“SpaceCamp” (citywide) plays like another two-sentence motion picture, the kind whose initial impetus was a snappy one-minute description.
Perhaps it went something like this: “A cross section of American teen-agers go to a summer ‘Space Camp’ and, along with their lady instructor, are inadvertently shot into space. Somehow, they have to pull together and land--before time and oxygen run out.”
Sound good? Bright? Tense? Catchy? Perhaps. But, remember: This is a two-sentence movie. In cases like this, you’re lucky to get three sentences’ worth of dramatic development. Like here.
“SpaceCamp” (apparently the high-tech WordMix was inspired by producer Leonard Goldberg’s previous hit, “WarGames”) takes us to Huntsville, Ala., to the actual Space Camp started by Wernher von Braun in the ‘50s. From there, we follow the desperate adventures of four feisty teen-agers, one gritty tot and their gutsy woman instructor--triggered into the skies by an adorable robot, who loves not wisely but too well.
Director Harry Winer and his squadron of writers have included in their “Brat Stuff” crew the following mix: one lackadaisical rich boy who’d rather be surfing (Tate Donovan’s Kevin); one hard-nosed country girl determined to be the first female shuttle commander (Lea Thompson’s Kathryn); one spunky preteen, obsessed with “Star Wars” (Leaf Phoenix’s Max); one ditzy blond genius Valley Girl (Kelly Preston’s Tish), and one fast-talking black youth--Larry B. Scott’s Rudy--who dreams of having the first deep-space fast-food franchise.
The quintet--and Kate Capshaw as their instructor--are launched after Max’s robot chum, Jinx, tampers with the NASA computer in an addled attempt to please his buddy. From then on, everything you think will happen does, though the film makers have mercifully left out the stowaway sheep dog, whose Gainesburgers float in midair; Russian cosmonauts singing “Born in the U.S.A.” or any extra passengers--like the spoiled rock star from Bel-Air, the kid orphaned by a space accident, or the fatso trapped in an air lock.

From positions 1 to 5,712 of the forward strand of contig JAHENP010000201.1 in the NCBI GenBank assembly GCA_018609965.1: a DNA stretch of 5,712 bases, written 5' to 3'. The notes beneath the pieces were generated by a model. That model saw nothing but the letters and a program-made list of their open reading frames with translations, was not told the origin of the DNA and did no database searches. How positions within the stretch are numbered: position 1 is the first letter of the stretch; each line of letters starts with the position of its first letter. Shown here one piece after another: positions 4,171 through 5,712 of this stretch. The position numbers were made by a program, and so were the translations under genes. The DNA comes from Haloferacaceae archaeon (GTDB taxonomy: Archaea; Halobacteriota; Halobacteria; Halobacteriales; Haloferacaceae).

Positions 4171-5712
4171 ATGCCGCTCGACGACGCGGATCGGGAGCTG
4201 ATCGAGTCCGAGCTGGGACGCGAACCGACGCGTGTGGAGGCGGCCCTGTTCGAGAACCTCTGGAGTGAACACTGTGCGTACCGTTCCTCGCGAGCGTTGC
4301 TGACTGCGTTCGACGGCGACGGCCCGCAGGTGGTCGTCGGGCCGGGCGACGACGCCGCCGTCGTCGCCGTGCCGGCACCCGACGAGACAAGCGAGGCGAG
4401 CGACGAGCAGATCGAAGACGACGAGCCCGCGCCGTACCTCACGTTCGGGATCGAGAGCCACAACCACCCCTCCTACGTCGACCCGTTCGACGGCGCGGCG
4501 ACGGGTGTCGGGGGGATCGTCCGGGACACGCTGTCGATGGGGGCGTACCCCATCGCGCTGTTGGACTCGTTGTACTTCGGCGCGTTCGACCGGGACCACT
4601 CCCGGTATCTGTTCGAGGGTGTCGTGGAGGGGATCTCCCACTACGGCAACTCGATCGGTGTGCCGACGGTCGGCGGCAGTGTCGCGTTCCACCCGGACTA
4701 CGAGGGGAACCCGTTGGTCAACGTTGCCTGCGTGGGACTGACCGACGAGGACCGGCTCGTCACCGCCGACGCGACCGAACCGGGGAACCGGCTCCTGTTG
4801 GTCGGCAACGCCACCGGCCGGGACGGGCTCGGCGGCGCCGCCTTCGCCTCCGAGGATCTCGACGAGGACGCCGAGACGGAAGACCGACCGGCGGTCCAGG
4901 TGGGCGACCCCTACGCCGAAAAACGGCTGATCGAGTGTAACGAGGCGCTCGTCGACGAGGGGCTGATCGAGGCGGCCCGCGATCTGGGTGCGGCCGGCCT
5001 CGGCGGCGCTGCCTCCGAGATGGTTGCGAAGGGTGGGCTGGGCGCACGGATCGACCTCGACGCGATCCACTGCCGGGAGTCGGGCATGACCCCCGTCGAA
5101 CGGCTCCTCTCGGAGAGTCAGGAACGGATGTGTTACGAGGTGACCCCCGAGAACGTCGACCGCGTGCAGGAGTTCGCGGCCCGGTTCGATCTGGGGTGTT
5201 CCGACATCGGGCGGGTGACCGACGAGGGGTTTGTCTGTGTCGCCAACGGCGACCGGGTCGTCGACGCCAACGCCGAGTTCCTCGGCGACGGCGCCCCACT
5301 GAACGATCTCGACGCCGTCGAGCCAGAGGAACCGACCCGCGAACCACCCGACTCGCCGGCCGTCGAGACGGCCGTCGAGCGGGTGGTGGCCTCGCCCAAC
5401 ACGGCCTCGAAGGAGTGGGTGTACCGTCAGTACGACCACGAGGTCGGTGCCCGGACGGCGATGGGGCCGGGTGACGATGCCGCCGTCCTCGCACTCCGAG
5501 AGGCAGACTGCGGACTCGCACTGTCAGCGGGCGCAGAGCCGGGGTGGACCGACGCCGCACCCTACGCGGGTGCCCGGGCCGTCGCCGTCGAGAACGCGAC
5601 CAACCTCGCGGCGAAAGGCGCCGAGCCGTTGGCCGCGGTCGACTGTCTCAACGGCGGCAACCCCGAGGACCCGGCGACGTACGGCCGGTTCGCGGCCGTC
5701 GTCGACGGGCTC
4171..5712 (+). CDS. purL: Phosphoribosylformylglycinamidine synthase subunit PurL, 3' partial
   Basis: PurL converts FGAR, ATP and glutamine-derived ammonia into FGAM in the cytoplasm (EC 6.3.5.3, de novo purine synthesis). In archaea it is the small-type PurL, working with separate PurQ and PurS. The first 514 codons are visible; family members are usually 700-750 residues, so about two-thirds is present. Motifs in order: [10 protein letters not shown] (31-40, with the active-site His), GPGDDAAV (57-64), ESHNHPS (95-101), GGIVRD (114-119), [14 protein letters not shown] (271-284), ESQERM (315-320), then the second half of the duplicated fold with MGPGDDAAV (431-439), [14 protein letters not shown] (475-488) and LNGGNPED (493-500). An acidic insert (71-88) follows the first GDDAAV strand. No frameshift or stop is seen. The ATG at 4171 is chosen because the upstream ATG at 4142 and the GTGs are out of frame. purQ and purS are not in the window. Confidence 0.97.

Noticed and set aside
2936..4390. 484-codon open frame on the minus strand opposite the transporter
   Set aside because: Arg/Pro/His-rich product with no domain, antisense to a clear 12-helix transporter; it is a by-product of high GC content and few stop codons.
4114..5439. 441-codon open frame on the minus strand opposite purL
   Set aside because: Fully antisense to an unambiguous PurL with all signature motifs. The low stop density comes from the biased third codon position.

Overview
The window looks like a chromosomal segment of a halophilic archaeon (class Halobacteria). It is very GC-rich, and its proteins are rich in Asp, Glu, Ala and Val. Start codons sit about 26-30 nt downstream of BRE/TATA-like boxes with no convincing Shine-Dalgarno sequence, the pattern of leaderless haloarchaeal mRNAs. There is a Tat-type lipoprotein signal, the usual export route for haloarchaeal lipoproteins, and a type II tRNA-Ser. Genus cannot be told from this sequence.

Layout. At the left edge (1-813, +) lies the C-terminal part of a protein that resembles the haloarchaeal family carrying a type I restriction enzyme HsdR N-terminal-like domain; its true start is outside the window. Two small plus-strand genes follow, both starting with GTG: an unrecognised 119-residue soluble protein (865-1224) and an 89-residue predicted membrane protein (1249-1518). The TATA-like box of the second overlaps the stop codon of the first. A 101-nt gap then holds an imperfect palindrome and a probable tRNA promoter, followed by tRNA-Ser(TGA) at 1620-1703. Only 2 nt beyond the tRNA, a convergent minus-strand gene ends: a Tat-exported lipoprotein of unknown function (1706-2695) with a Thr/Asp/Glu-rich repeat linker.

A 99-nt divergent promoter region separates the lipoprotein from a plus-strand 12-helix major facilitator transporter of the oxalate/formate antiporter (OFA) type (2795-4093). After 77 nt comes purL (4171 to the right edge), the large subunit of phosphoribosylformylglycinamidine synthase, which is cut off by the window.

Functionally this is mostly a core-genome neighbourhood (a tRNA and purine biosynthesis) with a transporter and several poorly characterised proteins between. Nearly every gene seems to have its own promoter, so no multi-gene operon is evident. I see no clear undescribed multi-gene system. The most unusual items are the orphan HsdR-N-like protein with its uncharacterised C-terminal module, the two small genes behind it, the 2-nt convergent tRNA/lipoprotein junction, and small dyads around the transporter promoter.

Do we really need this kind of levity about space-shuttle accidents? Do we need another lovable little robot--particularly one named Jinx? Do we need endless “Star Wars” jokes--and an air supply that keeps mysteriously vanishing? Do we need to have Tish the Valley Girl come up with lines like “Whip me; beat me; take away my charge card”?
Perhaps two sentences were artistic labor enough for this team. Why demand any more of them?
It’s not impossible that an engaging movie could have come from that first high concept--instead of this empty, dull joy ride into special-effects land. (All too often, the kids here don’t seem lost in space, but rather trapped in an exhibit at Washington’s Aerospace Museum.) And “SpaceCamp” has a few points in its favor: John Williams’ music (another of his roaring, crashing “Brahms in Space” scores), the shuttle scenes’ illusion of weightlessness, and some moments in Donovan’s, Thompson’s and Preston’s performances.
But it’s the kind of idea you suspect would have had its highest fulfillment on an old “Mickey Mouse Club” show with Annette Funicello and Tim Considine--and Moochie Corcoran playing with Jinx.
‘SPACECAMP’ A 20th Century Fox release of an ABC Motion Pictures presentation. Executive producer Leonard Goldberg. Producers Patrick Bailey, Walter Coblenz. Director Harry Winer. Script W. W. Wicket, Casey T. Mitchell. Camera William Fraker. Production design Richard MacDonald. Editors John H. Wheeler, Timothy Board. Music John Williams. With Kate Capshaw, Lea Thompson, Kelly Preston, Larry B. Scott, Leaf Phoenix, Tate Donovan, Tom Skerritt.
Running time: 1 hour, 43 minutes.
MPAA rating: PG (parental guidance suggested; some material may not be suitable for children).